Krishna on Speed

Krishna on Speed

The setting was a luxurious private home perched atop Hayward Hills with a breathtaking view of the bay and the ocean. The artist mounted his blank black canvas on an easel strategically placed on the spacious view deck and turned his back to the audience watching expectantly.  Like me, many of us in the audience of 40 or so people had heard of 'speed painting' but never watched it performed live. Within minutes, 34-year-old Vilas Nayak brought the portrait of Krishna to life under the influence of hauntingly melodious mood music. (See video below.)  The impact on the audience was riveting.  Many broke out in spontaneous applause; others roared their appreciation—"wow" and "Oh, my God!" being the loudest cheers—; there was not one among us who was not moved by the performance or the paintings.

Speed painting is exactly what you'd imagine—creating art against the clock.  Artists give themselves a limited time to finish a piece of work from a few minutes to a couple of hours.  Unlike sketching, however, speed paintings are considered complete after the time is up—if the artist alters their work afterward, it is no longer a speed painting.  It's also a load of fun to watch, and that's the reason why speed painting which is both a painting, and a performance style is growing more and more popular with time. 

Of course, the success of a live portrait hinges largely on the audience's ability to recognize it's content.  No one will appreciate how you've captured a subject's likeness if they have no idea who your subject is. In this case, the largely Indian audience connected with Vilas —and were gob smacked by his talent—because the portraits of Ganesha, Buddha (which he created upside down), and Krishna were recognizable as the images were brought to life.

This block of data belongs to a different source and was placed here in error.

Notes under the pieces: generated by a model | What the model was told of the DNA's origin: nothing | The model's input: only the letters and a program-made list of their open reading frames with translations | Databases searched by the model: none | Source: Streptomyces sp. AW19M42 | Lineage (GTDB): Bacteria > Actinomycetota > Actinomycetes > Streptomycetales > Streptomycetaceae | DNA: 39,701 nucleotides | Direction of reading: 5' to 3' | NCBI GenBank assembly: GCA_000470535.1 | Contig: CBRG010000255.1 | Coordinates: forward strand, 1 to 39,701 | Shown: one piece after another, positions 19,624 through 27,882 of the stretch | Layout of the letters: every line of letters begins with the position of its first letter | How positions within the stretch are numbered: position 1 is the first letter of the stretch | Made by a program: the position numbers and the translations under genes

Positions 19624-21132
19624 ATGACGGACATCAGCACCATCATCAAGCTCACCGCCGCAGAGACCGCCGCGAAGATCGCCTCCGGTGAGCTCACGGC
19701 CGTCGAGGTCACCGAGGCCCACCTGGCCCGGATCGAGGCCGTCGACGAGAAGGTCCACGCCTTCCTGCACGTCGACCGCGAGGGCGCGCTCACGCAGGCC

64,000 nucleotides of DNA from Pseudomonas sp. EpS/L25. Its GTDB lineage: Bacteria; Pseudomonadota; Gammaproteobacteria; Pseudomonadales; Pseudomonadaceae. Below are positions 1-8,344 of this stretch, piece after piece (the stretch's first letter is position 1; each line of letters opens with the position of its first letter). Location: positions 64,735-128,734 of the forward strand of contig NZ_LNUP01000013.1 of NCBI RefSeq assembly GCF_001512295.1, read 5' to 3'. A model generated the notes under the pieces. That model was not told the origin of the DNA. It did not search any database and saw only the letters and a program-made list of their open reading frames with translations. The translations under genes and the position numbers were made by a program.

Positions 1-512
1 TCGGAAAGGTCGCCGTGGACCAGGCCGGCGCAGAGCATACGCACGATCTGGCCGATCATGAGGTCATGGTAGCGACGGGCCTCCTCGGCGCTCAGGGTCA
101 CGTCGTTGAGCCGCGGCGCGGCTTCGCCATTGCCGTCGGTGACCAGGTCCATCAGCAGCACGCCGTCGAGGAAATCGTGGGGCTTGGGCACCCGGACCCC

Finalist of India’s Got Talent season 3 and winner of ‘EC live quotient Most Innovative Act Award’ 2012, Vilas Nayak is currently one of the most sought-after speed painting artists in the world.  The origin of this success story traces to Vilas growing up in Ujire, a town near Mangalore in coastal Karnataka, where he started sketching when he was only three years old. He did not have the benefit of fancy art schools or YouTube videos to watch.  He is largely a self-taught artist who quit his job at IBM to pursue his passion for art.  In fact, it was when he was working as a talent manager that he had an ah-ha moment, "What am I doing with my own talent?" he recalls asking himself.  He left his corporate career in 2011, and the rest is history.

Speed painting has a freestyle element to it that expresses an artist's talent to the fullest extent as they produce a work of art with showmanship.  "In speed painting, anything can go wrong because it is a live performance, " explains Vilas when I catch up with him later.  "I have not practiced this (Buddha) painting earlier.  It's at moments like this that I feel the talent I have is God's gift." An unassuming man, Vilas keeps himself grounded, but I can attest to the impact made on the audience listening to inspirational music while watching the face of Buddha being captured on the 48X60 inch canvas—a deep admiration and respect for the artist bringing this celestial being to life!  (See it on the video below.)

 

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